While in New York several years ago, I had the opportunity to take in a performance at the now defunct Wetlands. After the show, I was talking to the bass player from one of the bands and I happened to mention that I was living in Pittsburgh at the time. He looked at me rather perplexed and asked where that was. I was completely shocked and I wondered how it was possible that he did not recognize a major city located so close to his own. But now, as I think back on it, I am not so surprised anymore. As Americans we have developed a somewhat disturbingly isolationist, if not pompous attitude towards the rest of the world.

So, as I flipped through the pages of Ram Iyer’s new book, “Geography Bee Demystified” I was excited to evaluate my own knowledge of world as well as national geography. However, after testing myself on a few dozen questions I felt a strange sense of ambivalence. I was a bit disappointed in myself at first. I found that the questions in “Geography Bee,” although meant to prepare junior high and high school students, are hard. After my initial personal frustration though, I felt really good about this book. If middle and high school kids (including Iyer’s two boys) are able to answer questions like: “Name the high tech capital city of the Indian state of Karnatka that is located on the Precambrian Deccan plateau.” (The answer is Bangalore, by the way) Then perhaps there is more hope than previously thought in our precarious education system.

The questions within this book are rigorous and require a dedicated student to spend many hours preparing for stiff competition. Iyer’s personal experience with his sons’ forays in the Geography Bee will certainly pay off for anyone who studies from this book. Although, for obvious ethical reasons, none of the questions are directly from previous Geography Bee competitions, Ram Iyer knows enough about the competition to lay out a solid ground plan. Another nice feature about this book is the fact that it is not some antediluvian text with archaic facts and numbers. It focuses on recent events that are relevant and will continue to play an important role in our rapidly changing global landscape. For example: “In February 2007, a rebellion started in part of the Sahara desert that is home to some of the world’s largest uranium deposits. What is the name of the Berber ethnic group that is demanding a greater share of this mineral wealth?” (Tuaregs) At 242 pages of questions, Iyer’s book contains 10 sections focusing on the various continents of the world as well as one on current affairs and another on physical geography. There are dozens of questions within each section testing knowledge of rivers, mountains, lakes, etc.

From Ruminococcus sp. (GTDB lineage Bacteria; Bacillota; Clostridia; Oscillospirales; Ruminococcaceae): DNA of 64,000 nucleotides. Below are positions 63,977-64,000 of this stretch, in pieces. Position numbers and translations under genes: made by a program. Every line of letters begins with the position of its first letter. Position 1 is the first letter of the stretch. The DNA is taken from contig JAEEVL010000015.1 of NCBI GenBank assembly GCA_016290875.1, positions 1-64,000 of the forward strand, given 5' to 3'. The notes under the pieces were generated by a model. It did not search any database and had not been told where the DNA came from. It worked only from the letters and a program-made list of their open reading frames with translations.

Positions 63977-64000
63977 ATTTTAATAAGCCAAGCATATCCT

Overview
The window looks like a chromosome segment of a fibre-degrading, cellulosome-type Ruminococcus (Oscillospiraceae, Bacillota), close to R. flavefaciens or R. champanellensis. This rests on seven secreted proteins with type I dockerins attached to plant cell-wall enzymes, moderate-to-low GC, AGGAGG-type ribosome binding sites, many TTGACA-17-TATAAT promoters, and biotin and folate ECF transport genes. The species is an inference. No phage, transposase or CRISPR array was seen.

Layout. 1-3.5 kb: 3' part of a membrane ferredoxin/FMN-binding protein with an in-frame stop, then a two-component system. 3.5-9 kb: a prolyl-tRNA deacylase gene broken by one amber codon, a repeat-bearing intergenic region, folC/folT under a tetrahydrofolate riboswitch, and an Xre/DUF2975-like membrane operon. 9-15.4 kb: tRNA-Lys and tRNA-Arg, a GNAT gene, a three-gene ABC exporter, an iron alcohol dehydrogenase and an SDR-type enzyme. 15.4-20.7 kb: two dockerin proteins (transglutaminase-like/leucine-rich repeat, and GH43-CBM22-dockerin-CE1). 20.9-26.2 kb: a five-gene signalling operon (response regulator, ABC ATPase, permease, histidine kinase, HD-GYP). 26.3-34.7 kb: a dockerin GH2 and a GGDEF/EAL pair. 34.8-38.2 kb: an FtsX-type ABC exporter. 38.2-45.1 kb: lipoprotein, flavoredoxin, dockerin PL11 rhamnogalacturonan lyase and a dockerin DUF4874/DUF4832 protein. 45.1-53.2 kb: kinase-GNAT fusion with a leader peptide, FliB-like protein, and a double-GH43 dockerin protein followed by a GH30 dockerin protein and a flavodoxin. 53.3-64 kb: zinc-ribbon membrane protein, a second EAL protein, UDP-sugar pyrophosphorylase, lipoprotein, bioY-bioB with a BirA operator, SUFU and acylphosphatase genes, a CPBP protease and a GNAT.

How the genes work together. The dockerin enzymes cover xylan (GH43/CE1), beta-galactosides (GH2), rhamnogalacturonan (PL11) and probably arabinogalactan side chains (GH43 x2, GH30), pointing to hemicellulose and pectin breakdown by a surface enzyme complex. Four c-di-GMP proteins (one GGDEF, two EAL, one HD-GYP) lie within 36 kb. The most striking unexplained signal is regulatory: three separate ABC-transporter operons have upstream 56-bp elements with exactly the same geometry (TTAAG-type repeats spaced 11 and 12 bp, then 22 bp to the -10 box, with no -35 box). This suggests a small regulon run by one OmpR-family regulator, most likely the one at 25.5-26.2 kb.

If nothing else, one of “Geography Bee’s” most successful achievements is its organization. The questions are numbered, easy to study and the answers are in bold-face type and unmistakable. Perhaps the one thing lacking with the first edition of this book is an accompanying map. The only visual aid is the globe on the front and I dare say it would be better suited between its covers. Still, any serious student of geography will surely bolster their chances in the competition with this book and their trusty world atlas at their side. Visit www.booksurge.com to order a copy of: “Geography Bee Demystified”

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